Another great day on the trail...a little cool to start (I started at 6:10!!!) after a 5:30 breakfast...I walked approximately 22 km in a little over 6 hours. The trail was generally challenging varying from fairly steep ascents, equally steep ascents and some beautiful stretches of flat terrain...typical mountain walking!
One of the guide books indicates an expected 6.75 hours of walking (which I figure is for the average 70 year old Japanese pilgrim)...another estimates 7-8 hours (likely for a 90 year old Japanese pilgrim). So I can barely beat a 70 year old!
Many may be surprised to know that it can be very cold sleeping in Japan...houses have no heat!!! So I slept with my warmest clothes and two big blankets!
Yesterday's supper was a treat as I ate with a young couple from Australia, who are travelling in Japan for just under a month, and an elderly spry Japanese man from Tokyo. The latter was great as he tried so very hard to speak in his broken English...I give him so much credit for his efforts. Everyone should try as hard as he did!
There was absolutely no way for me to sit properly...my lower body and legs are not ugh "flexible" enough. I must have tried a dozen positions...in the end sitting on my legs worked best. The Minusku owner even offered me a little stool which she must reserve for incompetents like me!
And the piece de resistance..the little fish. The Japanese gentlemen who by the way has climbed Fuji a few times, cycled the 88 Temple route a few times etc. ate the head first. Somehow I was hesitant so I took to eating the fish as corn on the cob...very tasty!
After breakfast the Minshuku owner drove the Japanese gentleman and me back up the mountain to where we left the trail yesterday...much appreciated. After a prolonged goodby we set off in different directions on the Komano Kodo.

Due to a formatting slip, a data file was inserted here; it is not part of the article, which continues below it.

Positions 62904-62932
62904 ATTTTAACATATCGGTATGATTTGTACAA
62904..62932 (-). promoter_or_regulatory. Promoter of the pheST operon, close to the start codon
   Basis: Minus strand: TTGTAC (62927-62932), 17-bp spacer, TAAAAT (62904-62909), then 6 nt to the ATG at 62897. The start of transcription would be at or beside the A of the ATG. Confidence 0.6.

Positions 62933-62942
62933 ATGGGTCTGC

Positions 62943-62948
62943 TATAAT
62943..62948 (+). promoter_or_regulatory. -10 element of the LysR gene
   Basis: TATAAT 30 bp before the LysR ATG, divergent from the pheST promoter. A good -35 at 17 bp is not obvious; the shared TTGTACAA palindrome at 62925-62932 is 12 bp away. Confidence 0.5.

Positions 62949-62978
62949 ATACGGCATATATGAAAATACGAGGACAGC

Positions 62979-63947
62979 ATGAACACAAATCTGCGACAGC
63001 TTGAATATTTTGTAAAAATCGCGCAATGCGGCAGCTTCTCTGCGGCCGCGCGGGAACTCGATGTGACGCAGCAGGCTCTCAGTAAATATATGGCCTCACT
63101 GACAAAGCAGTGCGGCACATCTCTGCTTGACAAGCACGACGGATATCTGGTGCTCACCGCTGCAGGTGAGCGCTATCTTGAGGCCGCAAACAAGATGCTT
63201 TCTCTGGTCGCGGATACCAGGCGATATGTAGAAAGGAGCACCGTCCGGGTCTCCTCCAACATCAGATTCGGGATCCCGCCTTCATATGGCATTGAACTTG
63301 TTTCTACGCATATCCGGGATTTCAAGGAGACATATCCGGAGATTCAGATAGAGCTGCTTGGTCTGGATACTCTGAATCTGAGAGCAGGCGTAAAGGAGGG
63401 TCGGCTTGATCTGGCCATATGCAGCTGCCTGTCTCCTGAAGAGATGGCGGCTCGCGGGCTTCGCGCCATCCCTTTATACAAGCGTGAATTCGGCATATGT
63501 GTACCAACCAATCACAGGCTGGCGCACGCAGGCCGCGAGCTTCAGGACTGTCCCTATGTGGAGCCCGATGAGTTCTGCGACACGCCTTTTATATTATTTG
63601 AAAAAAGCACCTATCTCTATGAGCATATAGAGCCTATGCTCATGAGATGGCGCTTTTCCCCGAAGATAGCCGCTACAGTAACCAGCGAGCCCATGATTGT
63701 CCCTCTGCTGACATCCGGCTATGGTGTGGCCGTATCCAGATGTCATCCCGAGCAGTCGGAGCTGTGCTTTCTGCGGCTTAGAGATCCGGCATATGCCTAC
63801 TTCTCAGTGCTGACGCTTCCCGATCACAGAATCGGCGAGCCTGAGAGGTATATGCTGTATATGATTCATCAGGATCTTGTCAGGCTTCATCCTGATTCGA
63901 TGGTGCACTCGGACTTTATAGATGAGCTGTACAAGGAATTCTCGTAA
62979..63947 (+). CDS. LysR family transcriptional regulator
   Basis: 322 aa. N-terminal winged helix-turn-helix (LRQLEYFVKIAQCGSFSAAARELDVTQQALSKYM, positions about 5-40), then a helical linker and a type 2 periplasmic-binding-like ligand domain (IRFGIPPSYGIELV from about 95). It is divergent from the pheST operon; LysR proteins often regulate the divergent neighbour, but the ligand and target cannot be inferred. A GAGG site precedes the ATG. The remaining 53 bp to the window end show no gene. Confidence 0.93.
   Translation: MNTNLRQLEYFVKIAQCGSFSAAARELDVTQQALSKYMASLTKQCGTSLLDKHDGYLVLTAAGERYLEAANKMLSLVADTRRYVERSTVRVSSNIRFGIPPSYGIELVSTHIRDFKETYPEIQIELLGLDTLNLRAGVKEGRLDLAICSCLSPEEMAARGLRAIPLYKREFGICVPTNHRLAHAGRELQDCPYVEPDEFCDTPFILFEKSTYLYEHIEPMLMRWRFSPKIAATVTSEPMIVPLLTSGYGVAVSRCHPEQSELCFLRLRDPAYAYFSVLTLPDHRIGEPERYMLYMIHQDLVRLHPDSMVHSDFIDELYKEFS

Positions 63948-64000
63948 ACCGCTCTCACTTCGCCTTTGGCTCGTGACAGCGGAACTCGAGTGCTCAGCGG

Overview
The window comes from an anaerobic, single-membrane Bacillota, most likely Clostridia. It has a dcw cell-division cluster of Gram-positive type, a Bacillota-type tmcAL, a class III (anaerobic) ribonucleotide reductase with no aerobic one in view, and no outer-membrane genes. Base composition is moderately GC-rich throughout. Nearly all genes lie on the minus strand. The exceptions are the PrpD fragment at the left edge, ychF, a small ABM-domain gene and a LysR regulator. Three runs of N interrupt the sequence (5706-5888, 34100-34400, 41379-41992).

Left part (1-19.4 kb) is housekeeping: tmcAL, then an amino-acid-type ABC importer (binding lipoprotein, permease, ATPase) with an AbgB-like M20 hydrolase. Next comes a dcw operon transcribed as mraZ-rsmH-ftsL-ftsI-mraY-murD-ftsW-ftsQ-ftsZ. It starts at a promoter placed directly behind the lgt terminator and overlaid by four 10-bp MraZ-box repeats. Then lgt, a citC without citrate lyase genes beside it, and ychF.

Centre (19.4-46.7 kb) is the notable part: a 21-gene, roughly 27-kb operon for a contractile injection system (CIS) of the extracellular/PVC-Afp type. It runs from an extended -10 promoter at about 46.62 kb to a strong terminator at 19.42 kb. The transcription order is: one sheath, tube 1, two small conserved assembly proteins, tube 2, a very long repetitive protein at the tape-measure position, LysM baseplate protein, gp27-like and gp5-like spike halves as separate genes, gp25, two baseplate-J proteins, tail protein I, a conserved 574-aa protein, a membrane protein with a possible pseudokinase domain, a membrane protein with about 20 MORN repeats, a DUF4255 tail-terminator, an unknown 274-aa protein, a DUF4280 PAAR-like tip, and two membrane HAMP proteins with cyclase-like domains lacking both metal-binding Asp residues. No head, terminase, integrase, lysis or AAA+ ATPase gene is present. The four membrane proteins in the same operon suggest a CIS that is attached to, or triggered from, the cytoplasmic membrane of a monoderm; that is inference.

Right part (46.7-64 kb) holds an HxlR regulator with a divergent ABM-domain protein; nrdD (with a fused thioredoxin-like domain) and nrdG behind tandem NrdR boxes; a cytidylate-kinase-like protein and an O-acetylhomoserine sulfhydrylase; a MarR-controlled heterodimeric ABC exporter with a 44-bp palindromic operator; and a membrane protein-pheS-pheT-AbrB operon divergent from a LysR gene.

I met very few people on the Kumano Kodo today...a young Swedish couple, a pilgrim in full attire and his assistant I think which was quite neat
I did not want to take a frontal picture as I though this would be disrespectful...however his attire was really striking.
At some point on a 4 km detour (Kumano Kodo trail damaged in a recent tsunami) I came across the following tracks in the snow which at the time I estimated were made 13 to 14 minutes ahead of me...my French Coureur de Bois heritage allows me to make these type of estimates!
I thought there were also multiple tracks...mystery solved when I came upon the Brazilian couple and their two sons a couple of hours later! Incredible how these young boys perform in challenging walking conditions...apparently they receive candy from other Japanese pilgrims who meet them and they just keep going.
The Brazilian couple and sons as well as the Australian couple (bused it today) are all staying in Yonomine Onsen a village very famous for their natural hot springs.
As mentioned earlier I became a Dual Pilgrim today...everyone has 15 minutes of fame...here is mine...it's all uphill for me now!
Upon arrival in Hongo, after visiting the Komano Hongu Taisha, I went to the Hongu Visitors centre to get my Dual Pilgrim pin. Little did I know the excitement this would generate. First the young lady at the desk expressed real excitement upon hearing what I was asking for. Next thing I knew a young man was phoning someone...mentioning Camino de Santiago - Canada.
Then four staff members came out to greet me and they took photocopies of my Camino de Santiago Pilgrimage stamp book and my Kumano Kodo stamp book (stamps are found at Oji shrines along the path). Next came the official photographs which I am told will be displayed in a glass case at the centre and their website.
So why the fuss? It turns out the Dual Pilgrim recognition is new in 2015 and I am the fifth person to ever receive it! The first Canadian! An American and three Japanese pilgrims are ahead of me. A few pictures from the Hongu Visitors centre...
I wish I had also brought my Camino stamp books from Via Jacobi, Via Gebennensis and the Le Puy route! Then we would have needed another set of hands!
Finally some pictures taken from today ending with the Kumano Hongo Taisha which is sacred for Japanese people.
|Where stamps are collected|
|Huge area of landslide reconstruction|
|Kumano Hongu Taisha|